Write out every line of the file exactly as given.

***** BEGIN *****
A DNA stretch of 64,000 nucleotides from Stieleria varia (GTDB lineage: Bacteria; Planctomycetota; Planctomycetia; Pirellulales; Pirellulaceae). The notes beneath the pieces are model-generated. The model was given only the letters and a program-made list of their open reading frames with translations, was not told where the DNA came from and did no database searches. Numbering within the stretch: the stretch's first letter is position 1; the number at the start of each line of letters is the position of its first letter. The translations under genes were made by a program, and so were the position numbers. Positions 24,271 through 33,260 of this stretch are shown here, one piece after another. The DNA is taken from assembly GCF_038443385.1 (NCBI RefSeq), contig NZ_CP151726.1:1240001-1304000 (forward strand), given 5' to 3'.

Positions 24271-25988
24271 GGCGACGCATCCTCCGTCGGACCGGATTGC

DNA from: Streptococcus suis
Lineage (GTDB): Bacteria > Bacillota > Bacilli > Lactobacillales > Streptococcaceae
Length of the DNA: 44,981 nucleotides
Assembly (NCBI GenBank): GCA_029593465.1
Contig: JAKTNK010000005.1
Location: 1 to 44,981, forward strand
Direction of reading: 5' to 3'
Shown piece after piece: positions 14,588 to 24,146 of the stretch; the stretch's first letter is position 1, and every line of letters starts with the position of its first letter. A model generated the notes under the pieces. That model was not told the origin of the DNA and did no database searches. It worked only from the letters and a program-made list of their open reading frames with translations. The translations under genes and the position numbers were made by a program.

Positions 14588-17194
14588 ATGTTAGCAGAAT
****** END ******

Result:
A DNA stretch of 64,000 nucleotides from Stieleria varia (GTDB lineage: Bacteria; Planctomycetota; Planctomycetia; Pirellulales; Pirellulaceae). The notes beneath the pieces are model-generated. The model was given only the letters and a program-made list of their open reading frames with translations, was not told where the DNA came from and did no database searches. Numbering within the stretch: the stretch's first letter is position 1; the number at the start of each line of letters is the position of its first letter. The translations under genes were made by a program, and so were the position numbers. Positions 24,271 through 33,260 of this stretch are shown here, one piece after another. The DNA is taken from assembly GCF_038443385.1 (NCBI RefSeq), contig NZ_CP151726.1:1240001-1304000 (forward strand), given 5' to 3'.

Positions 24271-25988
24271 GGCGACGCATCCTCCGTCGGACCGGATTGC

DNA from: Streptococcus suis
Lineage (GTDB): Bacteria > Bacillota > Bacilli > Lactobacillales > Streptococcaceae
Length of the DNA: 44,981 nucleotides
Assembly (NCBI GenBank): GCA_029593465.1
Contig: JAKTNK010000005.1
Location: 1 to 44,981, forward strand
Direction of reading: 5' to 3'
Shown piece after piece: positions 14,588 to 24,146 of the stretch; the stretch's first letter is position 1, and every line of letters starts with the position of its first letter. A model generated the notes under the pieces. That model was not told the origin of the DNA and did no database searches. It worked only from the letters and a program-made list of their open reading frames with translations. The translations under genes and the position numbers were made by a program.

Positions 14588-17194
14588 ATGTTAGCAGAAT